Amazon moving Prime Day to October is the latest example of the e-commerce giant's dominance of the retail calendar
- In response to the coronavirus pandemic,
Amazonmoved its Prime Day sales events to mid-October. Targetand Walmart — major brick-and-mortar competitors of the e-commercechain — followed suit.
- Edward Jones
retailanalyst Brian Yarmouth told Business Insider that Amazon's Prime Day has long been a major influence in the world of retail.
- "If they're not chasing Amazon, then why are they matching the deals?" he said.
Amazon's ascension into a retail behemoth has long prompted competitors to adopt new e-commerce and fulfillment strategies. But in 2020, during a pandemic that has upended both brick-and-mortar and online shopping, the Seattle-based giant's sway over the retail calendar itself is more apparent than ever.
Amazon has moved its Prime Day sales event this year to October 13 and 14 because of the coronavirus. Prime Day is normally held annually around July 15. However, earlier in the summer, leaked emails from Amazon employees revealed that the sales event would be delayed until at least October 5 as a result of the pandemic.
Target has so far followed in its competitor's lead, moving its Deal Days to the same dates, with Best Buy also committing to offering deals over the two-day period. Meanwhile, Walmart will host its Big Save event between October 11 and October 15. More retailers are likely to follow suit in scheduling sales events on or around Prime Day's mid-October kickoff.
Even as retailers double down on e-commerce in 2020 in the face of logistical tangles and fears over in-store crowds during the
"If they're not chasing Amazon, then why are they matching the deals?" Edward Jones retail analyst Brian Yarmouth told Business Insider. "Amazon commands such a significant share of retail and is growing so rapidly that I think retailers have to be aware and have to compete."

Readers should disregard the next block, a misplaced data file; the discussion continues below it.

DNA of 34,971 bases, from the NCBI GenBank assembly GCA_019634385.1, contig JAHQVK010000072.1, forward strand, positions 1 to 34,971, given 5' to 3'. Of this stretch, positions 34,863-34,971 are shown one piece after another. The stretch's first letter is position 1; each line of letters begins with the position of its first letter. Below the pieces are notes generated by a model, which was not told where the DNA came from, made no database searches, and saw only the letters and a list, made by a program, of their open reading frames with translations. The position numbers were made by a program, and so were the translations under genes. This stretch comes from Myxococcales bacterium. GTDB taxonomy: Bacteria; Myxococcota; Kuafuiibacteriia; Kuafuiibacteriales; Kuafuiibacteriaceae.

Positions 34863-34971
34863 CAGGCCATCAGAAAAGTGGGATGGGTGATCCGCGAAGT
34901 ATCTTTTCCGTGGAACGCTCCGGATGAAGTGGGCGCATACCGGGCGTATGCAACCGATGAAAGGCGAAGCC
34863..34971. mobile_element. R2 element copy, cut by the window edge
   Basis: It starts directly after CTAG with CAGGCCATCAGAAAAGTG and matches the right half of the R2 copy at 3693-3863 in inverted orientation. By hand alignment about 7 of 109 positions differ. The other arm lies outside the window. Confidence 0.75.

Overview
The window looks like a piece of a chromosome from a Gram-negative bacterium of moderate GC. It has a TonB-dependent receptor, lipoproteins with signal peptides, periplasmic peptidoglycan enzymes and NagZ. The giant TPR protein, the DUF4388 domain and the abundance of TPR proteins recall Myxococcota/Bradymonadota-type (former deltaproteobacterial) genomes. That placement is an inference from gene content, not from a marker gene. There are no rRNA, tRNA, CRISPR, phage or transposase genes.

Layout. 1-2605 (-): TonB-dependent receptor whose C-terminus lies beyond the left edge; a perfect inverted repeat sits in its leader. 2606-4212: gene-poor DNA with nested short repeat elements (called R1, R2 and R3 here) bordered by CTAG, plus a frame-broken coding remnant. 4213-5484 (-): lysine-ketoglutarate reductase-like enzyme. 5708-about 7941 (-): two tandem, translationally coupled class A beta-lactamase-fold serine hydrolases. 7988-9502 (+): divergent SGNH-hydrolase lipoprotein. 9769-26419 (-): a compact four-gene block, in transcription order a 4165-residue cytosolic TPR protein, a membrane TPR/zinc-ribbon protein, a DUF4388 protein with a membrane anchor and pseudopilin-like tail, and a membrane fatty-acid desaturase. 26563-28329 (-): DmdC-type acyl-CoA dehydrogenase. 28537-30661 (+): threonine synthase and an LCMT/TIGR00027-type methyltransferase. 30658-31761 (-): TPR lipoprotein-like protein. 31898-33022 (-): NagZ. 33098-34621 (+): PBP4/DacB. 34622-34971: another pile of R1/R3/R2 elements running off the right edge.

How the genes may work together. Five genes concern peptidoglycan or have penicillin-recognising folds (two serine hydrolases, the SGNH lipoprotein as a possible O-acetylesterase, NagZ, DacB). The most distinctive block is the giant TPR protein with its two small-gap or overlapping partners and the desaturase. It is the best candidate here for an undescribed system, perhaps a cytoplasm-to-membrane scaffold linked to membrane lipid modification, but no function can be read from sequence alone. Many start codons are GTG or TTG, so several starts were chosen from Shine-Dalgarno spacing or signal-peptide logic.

Yarmouth said that retail giants like Target and Walmart have largely caught up with Amazon, compared to years past "when they were still trying to ramp up their online offerings" along with curbside pickup, same-day delivery, and other enhanced fulfillment options.
The coronavirus pandemic will likely bring about "four years worth of penetration in online retail sales within four months," according to Yarmouth. That will pump up the pressure for retailers and encourage them to compete even more effectively with respective online offerings this year.
Amazon itself has also embraced brick-and-mortar. Foot traffic tracking firm Placer.ai found that Amazon's Prime Day saw enormous "offline impact" in 2019, as the e-commerce giant leveraged Whole Foods Market to boost online sales.
The heightened competition from traditional brick-and-mortar retailers also does not seem poised to snuff out Prime Day sales for Amazon. Consumer research firm CivicScience surveyed 943 Prime subscribers and found that around 54% of Prime members planned to shop on Prime Day. That's down just 1% from 2019.
Yarmouth likened Amazon to the Walmart of yesteryear, when the company's penchant for deep discounts was frequently cited as a reason to force grocery chain competitors like Kroger to slash prices.
"Everyone would get worried about the grocery store chains like Kroger and Albertsons like, 'Oh, these guys are going to have to match. Walmart's the 800-pound gorilla,'" Yarmouth said. "And I think that's kind of the same thing with Amazon. These guys are going to have to match them."
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